OFCCP Compliance Tip: You Should Be Doing Your Statistical Disparity Analyses By “Sub-Groups” and Not By “All-Minorities” vs “All Non-Minorities”
In addition to our Week In Review (WIR) and OFCCP Compliance Alerts, we periodically share Compliance Tips. These posts are snippets of advice for federal contractors, provided by a variety of field experts. Today’s post comes to us from John C. Fox, Esq., President and Senior Partner at Fox, Wang & Morgan P.C.
Today’s OFCCP Compliance Tip: You Should Be Doing Your Statistical Disparity Analyses By “Sub-Groups” and Not By “All-Minorities” vs “All Non-Minorities”
To start the New Year off right, let’s fix a basic error many HR consultants and law firms routinely make as to one of the most important statistical analyses you must annually undertake as part of your AAP for Minorities and Women: “Disparity Analyses” for Hires, Promotions and Involuntary Terminations.
After 15 years of doing it incorrectly, OFCCP last year (finally) changed the (erroneous) approach the agency first adopted in 2000. We also understand OFCCP has now delivered new analytics software to its Compliance Officers allowing for the proper “sub-group” analyses. Two adverse decisions OFCCP suffered in the same week in both the Cargill and Jeanswear cases in 2014 drove OFCCP’s change of direction and caused OFCCP to (finally) comply with basic Title VII law which the agency had stubbornly avoided since it began requiring Disparity Analyses in 2000. In both of those case decisions, U.S. Department of Labor Administrative Law Judges held that OFCCP’s approach to aggregating all “Minorities” together (i.e. Blacks, Hispanics, Asians, Native Americans and Hawaiians) and comparing their statistical percentage of rejection (let’s say for those considered for hire: typically known as an “Applicants vs Hires” comparison) against the rejection percentage for all Whites, was in error and did not properly interpret and implement Title VII law.
NOTE: Technically, one compares “rejection” percentages and not “hiring percentages” (since you are measuring and comparing the frequency of “adverse action.” However, the percentages of hires and rejections are reciprocal, so many (improperly) compare hiring percentages and get to the same conclusion as if they had done it correctly by analyzing rejection for hires percentages.
FIRST: The Courts in both Cargill and Jeanswear adopted traditional Title VII law principles calling for contractors and OFCCP to first identify the “Most Favored Group” (“MFG”) from among the six groups federal law presumptively protects—meaning the protected group from among all those the law protects which enjoyed the lowest percentage of rejection or “adverse action” (i.e. the group with the lowest percentage of rejections for Hire (or viewed backwards from a “selections” point of view, the group with the highest percentage of hires), or the lowest percentage of rejections for Promotions (in the case of a promotions analysis), or those fired less frequently on a percentage basis (now you see why we technically should analyze adverse action and not selections…those with the greatest percentage of selections for termination is not the “Most Favored” Group!!!).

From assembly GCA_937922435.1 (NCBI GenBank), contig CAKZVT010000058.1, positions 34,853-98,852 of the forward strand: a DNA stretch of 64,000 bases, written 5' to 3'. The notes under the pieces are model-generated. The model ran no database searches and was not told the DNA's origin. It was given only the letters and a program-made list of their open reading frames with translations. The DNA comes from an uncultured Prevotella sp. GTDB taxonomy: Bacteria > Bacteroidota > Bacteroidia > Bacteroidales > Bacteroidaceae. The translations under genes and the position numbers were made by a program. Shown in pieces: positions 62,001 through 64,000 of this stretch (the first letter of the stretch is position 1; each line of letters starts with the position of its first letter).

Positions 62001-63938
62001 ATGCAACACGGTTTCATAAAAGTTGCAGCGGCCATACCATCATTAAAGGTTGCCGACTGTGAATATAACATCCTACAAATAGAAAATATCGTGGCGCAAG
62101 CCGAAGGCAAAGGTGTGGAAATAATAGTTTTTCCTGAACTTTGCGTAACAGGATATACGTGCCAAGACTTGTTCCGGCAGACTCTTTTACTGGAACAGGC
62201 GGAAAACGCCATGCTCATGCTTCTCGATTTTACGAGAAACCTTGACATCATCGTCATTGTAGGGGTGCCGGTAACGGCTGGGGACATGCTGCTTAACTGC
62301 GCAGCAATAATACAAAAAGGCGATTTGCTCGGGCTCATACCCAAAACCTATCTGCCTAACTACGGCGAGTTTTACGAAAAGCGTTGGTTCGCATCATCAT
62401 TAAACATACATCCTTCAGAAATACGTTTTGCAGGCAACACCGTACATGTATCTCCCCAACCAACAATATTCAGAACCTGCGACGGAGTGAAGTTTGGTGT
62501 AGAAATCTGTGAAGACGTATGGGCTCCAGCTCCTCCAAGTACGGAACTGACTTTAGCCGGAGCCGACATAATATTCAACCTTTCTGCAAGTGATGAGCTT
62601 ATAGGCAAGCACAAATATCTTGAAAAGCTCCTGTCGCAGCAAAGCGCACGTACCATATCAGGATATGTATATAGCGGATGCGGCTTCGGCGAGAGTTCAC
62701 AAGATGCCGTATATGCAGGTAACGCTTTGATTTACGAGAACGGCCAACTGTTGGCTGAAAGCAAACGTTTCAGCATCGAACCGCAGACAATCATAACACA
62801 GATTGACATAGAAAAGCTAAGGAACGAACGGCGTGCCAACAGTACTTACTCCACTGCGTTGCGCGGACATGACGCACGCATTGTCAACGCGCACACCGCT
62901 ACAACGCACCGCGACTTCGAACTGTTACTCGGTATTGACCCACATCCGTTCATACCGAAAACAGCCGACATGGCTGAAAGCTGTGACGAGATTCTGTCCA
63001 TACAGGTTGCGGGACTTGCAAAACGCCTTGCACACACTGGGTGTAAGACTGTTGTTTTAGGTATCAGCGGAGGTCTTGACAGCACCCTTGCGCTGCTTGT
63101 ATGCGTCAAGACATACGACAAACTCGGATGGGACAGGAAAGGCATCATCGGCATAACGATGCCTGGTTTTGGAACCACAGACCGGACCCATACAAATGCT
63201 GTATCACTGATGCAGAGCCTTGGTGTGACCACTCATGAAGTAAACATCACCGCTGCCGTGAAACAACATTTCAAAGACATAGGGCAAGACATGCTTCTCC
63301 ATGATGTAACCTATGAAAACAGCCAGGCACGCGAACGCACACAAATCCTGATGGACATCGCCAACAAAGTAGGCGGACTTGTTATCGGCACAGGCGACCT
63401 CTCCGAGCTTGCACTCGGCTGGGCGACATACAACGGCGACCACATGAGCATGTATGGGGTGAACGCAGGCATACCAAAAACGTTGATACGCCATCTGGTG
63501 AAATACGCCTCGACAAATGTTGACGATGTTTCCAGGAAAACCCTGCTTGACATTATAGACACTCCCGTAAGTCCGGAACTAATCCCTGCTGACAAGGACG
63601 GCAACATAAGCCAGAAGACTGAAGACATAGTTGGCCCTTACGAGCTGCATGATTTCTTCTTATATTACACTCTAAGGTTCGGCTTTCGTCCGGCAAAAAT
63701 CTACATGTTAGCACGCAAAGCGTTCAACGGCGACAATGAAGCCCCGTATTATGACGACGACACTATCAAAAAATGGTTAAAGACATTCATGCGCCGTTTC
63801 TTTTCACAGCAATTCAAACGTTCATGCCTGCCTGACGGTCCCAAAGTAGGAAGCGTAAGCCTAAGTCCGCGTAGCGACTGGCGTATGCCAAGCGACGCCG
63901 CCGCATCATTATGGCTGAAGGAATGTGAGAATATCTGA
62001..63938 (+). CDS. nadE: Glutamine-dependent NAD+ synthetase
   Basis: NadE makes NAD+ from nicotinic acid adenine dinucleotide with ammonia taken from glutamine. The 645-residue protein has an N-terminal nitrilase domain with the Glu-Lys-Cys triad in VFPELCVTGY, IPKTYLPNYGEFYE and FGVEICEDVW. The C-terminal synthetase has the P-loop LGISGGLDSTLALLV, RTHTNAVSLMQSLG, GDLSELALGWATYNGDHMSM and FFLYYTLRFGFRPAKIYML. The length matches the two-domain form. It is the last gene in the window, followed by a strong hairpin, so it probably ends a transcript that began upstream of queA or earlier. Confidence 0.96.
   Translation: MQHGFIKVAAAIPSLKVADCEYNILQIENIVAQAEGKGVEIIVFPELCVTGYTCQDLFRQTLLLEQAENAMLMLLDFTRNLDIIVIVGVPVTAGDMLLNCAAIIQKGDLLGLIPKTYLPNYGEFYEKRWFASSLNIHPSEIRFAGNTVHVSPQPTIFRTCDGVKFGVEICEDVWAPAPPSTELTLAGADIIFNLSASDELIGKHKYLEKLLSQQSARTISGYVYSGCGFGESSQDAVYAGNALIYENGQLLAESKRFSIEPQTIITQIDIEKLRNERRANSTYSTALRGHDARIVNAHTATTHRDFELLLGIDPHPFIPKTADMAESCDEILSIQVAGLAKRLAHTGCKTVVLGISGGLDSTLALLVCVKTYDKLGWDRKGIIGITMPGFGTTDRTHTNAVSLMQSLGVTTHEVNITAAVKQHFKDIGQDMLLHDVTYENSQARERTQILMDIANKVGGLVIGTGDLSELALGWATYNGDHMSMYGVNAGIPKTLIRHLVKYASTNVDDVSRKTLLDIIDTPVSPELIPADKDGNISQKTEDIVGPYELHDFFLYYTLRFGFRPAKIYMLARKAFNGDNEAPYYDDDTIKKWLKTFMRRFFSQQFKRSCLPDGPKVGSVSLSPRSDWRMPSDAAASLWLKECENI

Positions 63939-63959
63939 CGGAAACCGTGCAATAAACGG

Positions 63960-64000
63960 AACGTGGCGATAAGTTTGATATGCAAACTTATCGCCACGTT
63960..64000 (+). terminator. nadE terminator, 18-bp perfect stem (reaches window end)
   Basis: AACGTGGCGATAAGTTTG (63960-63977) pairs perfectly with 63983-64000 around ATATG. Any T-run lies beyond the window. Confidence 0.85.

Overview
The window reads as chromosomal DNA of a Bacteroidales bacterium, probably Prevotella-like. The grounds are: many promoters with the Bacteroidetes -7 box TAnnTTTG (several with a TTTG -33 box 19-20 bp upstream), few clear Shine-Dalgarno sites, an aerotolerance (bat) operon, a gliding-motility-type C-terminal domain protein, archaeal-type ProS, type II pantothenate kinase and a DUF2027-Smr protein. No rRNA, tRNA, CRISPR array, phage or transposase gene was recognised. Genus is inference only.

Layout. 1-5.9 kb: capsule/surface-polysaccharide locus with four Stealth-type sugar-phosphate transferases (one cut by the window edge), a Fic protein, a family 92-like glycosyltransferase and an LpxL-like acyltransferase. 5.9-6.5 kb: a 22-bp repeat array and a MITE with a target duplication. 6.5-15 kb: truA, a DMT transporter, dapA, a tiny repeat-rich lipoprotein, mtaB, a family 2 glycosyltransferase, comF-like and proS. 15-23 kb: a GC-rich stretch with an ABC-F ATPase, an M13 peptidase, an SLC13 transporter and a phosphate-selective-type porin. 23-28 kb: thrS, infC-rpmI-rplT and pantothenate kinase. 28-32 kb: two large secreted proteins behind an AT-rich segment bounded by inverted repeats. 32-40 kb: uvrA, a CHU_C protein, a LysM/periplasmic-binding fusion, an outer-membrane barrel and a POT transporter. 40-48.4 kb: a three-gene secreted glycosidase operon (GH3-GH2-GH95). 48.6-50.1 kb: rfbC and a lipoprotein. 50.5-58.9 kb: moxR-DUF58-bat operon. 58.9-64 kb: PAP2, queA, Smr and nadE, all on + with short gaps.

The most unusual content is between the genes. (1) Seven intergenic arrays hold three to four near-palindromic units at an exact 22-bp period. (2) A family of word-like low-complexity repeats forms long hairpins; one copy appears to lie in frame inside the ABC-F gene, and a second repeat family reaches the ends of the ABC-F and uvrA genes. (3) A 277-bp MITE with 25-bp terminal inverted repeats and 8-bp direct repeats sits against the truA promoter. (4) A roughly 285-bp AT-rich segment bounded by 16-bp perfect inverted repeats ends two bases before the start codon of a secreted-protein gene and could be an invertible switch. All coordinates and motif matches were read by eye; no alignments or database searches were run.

SECOND: The contractor/OFCCP must then compare the percentages of rejection of the MFG against the percentages of rejection of EACH of the other five protected groups (popularly and informally called “subgroups”) which the law protects. (The six “subgroups” federal law currently presumptively recognizes and protects are: Whites, Hispanics, Blacks, Asians, Native Americans and Hawaiians). Of course, OFCCP could undertake national origin discrimination analyses in its discretion, even though contractors are not required to do so. Example: American manager Applicant rejections verses Japanese manager Applicant rejections at a stateside establishment of a company headquartered in Japan.
Example: If Hispanics were the MFG, one’s hiring Disparity Analyses would look like this:
- Percentage of Hispanic (Applicants) rejected vs. the percentage of White (Applicants) rejected
- Percentage of Hispanic (Applicants) rejected vs. the percentage of Black (Applicants) rejected
- Percentage of Hispanic (Applicants) rejected vs. the percentage of Asian (Applicants) rejected
- Percentage of Hispanic (Applicants) rejected vs. the percentage of Native American (Applicants) rejected
- Percentage of Hispanic (Applicants) rejected vs. the percentage of Hawaiian (Applicants) rejected
Your Disparity Analyses for Hires would NOT look like this anymore (they never should have, but most of you uncritically followed OFCCP right off the cliff’s edge Pied Piper-style):
- Percentage of Minority (Applicants) rejected vs. the percentage of White (Applicants) rejected; or
- Percentage of Hispanic (Applicants) rejected vs. the percentage of all others (Applicants) rejected (i.e. Whites+ Blacks + Asian + Native American + Hawaiian) (what OFCCP used to call a “Non-Hispanics” analysis, or a “Non-Black” analysis or “Non-Asian” analysis…meaning “Non-Hispanics” or “Non-Blacks” or “Non-Asians” were the “victims” in before the Cargill and Jeanswear decisions.
If you are still doing “All Minority” analyses, or your consultants are doing so on your behalf, JUST STOP! Don’t do them. Irrelevant. Data clutter. Waste of time. Tells you nothing of legal significance. You are unnecessarily wasting precious resources. STOP IT!
HAPPY NEW YEAR! You are saving money and resources already! Be careful out there!
-John C. Fox